Comprehensive DescriptionRead full entry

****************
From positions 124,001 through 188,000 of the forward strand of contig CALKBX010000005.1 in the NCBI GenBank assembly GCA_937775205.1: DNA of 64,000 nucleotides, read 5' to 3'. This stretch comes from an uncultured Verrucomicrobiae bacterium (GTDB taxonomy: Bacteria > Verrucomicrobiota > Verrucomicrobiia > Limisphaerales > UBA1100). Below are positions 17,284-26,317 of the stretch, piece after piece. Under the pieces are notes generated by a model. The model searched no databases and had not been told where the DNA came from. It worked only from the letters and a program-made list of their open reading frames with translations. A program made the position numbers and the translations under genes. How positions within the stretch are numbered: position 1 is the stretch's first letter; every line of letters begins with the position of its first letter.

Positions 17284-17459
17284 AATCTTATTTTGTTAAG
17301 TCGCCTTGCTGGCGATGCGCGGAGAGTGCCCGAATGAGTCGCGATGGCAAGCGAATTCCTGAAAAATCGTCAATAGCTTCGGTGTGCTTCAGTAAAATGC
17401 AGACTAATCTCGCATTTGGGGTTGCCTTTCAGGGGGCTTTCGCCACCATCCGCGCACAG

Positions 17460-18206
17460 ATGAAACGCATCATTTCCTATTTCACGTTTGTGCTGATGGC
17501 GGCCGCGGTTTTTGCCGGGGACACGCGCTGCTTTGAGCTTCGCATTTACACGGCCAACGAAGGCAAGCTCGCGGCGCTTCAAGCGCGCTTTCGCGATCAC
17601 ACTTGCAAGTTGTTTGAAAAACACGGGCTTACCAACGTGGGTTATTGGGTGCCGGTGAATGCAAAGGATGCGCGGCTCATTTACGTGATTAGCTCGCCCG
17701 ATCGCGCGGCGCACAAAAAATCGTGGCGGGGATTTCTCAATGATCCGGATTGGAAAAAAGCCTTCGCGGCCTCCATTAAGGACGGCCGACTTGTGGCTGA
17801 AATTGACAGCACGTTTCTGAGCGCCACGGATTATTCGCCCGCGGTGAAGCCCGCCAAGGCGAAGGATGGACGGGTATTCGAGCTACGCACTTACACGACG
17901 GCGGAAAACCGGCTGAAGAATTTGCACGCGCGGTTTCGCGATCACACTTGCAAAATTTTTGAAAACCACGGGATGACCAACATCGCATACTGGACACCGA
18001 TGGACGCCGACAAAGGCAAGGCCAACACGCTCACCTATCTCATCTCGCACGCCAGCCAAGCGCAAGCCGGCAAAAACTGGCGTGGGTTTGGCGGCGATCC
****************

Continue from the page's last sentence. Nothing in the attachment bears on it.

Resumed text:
DescriptionThis native perennial wildflower is 6-14' tall, producing both basal and cauline leaves. The blades of both basal and cauline leaves are up to 4' long and 2½' across; they are medium to dark green, cordate or oval-cordate, palmately veined, and slightly crenate along their margins. The upper surfaces of the blades are hairless. For the typical variety of Canada Violet, the lower surfaces of the blades are largely hairless, except for fine hairs along the major veins. For var. rugulosa, these lower surfaces are more hairy. Basal leaves have longer petioles than cauline leaves. The flowering plants produce stems with alternate leaves. These stems are light green, somewhat angular, and sometimes finely pubescent. At the base of the petioles of each alternate leaf, there is a pair of linear-lanceolate stipules up to 1/3' long; these stipules lack teeth. Individual flowers are produced from the axils of the alternate leaves. The slender pedicels raise the flowers only a little above the foliage. Each flower is ½¾' across, consisting of 5 white petals, 5 light green sepals, and a short nectar spur; the petals are much larger than the sepals. The reproductive organs are largely hidden within the throat of the flower. The lower petal has dark purple veins, while the two lateral petals have such veins to a lesser extent. The two lateral petals also have small tufts of hairs near the throat of the flower, where there is a conspicuous yellow patch. The back sides of the petals are light purple. The blooming period occurs from mid-spring to early summer and sometimes during the fall. Usually, only a few flowers are in bloom at the same time. Later in the summer, inconspicuous cleistogamous flowers are produced, which are self-fertile. Each fertile flower is replaced by an ovoid seed capsule up to ½' long. This capsule is initially green, but it later turns brown and divides into 3 segments, flinging the seeds. The root system is fibrous and either rhizomatous or stoloniferous. Colonies of plants are often produced.